Bryan Justine G. Dela Cruz ||
30 years ago, in the province of Zambales, endless amounts of magma and ash spewed out of the mouth of Mount Pinatubo. Lava that pooled into layers up to 600 feet thick in the valleys burned and destroyed everything it touched. The once lavish green forests covering the mountains were dead, and everything in sight was black and grey. Recorded as the second-most powerful volcanic eruption of the 20th century, life and diversity in the area was hanging on a thread. As days turned to years, Mount Pinatubo’s rich ecosystem had seemed to be long forgotten, until Danny Balete showed interest and surveyed the mammalian population fairing on Mount Pinatubo.
Over several months, in early 2011 and again in 2012, Danny Balete, a Filipino zoologist and biologist, researched on the mammal fauna of Mount Pinatubo. Balete and his team scouted from the bottom to near the top of the mountain. The devastation brought by the eruption was still evident, landscapes were unstable and hazardous, yet they pursued the investigation.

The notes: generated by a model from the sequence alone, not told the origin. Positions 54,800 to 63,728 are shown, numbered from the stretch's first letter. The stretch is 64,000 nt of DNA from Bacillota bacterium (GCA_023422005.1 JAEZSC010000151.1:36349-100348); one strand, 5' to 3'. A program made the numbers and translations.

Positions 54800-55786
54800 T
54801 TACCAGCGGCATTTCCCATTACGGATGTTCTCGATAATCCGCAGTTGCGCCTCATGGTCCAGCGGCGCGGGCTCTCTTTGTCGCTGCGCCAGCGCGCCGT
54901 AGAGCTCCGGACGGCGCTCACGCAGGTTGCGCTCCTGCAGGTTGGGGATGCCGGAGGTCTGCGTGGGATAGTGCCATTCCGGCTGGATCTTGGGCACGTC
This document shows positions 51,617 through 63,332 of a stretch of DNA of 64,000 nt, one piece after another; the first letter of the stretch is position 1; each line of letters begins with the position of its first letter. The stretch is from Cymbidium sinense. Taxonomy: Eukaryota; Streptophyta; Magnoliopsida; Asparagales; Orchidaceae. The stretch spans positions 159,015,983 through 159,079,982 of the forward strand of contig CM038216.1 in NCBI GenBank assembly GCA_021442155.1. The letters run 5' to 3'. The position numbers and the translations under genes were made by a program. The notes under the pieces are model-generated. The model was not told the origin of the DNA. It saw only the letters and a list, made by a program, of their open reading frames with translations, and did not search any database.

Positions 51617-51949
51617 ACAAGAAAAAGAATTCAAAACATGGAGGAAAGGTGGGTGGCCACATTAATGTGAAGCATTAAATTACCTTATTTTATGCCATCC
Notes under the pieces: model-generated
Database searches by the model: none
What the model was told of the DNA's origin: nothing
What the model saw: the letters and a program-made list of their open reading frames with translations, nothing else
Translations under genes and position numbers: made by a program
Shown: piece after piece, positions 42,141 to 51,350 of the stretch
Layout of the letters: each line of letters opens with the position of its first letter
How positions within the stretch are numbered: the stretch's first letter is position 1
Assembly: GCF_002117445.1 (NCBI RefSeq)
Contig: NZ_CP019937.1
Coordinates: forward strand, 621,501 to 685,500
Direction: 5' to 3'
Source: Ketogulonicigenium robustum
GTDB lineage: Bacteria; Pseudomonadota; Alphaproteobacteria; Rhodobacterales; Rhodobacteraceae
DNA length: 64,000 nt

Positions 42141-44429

Balete and his team wanted to know the fate of Apomys sacobianus, commonly called the Pinatubo Volcano Mouse, that was thought to have been all wiped out by the eruption. The Pinatubo Volcano Mouse is a rodent found only in the tropical dry forests in the Philippines and was once thought to be extinct.
After months of monitoring the dangerous and unstable land of Mount Pinatubo, the team produced surprising results. Overwhelmingly, the most surprising discovery was the abundance of Apomys sacobianus. Far from extinction, this species was thriving in the disturbed land.
After completing the investigation, Danny Balete returned to the Field Museum of Natural History in Chicago and prepared for his eventual publication; however, in 2017, Balete died with the publication unfinished. Eric Rickart and Larry Heaney, co-authors of Balete, picked up and completed the study as a tribute to him. Balete is now recognized as one of the most important figures in the Philippine Biodiversity Science.